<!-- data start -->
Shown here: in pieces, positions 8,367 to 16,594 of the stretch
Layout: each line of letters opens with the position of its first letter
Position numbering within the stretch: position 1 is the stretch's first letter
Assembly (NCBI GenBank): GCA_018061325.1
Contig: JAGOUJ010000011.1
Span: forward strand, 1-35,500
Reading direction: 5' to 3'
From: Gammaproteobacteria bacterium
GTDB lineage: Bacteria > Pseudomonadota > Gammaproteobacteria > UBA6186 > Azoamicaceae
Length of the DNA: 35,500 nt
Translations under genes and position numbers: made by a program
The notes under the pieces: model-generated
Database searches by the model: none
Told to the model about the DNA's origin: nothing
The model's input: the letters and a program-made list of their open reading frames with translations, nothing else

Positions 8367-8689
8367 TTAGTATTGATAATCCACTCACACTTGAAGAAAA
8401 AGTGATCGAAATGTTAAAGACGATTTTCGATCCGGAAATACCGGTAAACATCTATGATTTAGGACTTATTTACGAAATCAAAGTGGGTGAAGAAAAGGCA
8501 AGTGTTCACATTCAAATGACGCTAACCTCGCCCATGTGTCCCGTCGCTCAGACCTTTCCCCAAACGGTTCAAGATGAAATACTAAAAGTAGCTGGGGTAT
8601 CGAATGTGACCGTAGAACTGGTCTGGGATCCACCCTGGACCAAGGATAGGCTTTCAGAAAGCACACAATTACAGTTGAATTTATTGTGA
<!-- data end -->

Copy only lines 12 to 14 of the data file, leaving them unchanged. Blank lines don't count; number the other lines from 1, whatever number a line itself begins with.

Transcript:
The notes under the pieces: model-generated
Database searches by the model: none
Told to the model about the DNA's origin: nothing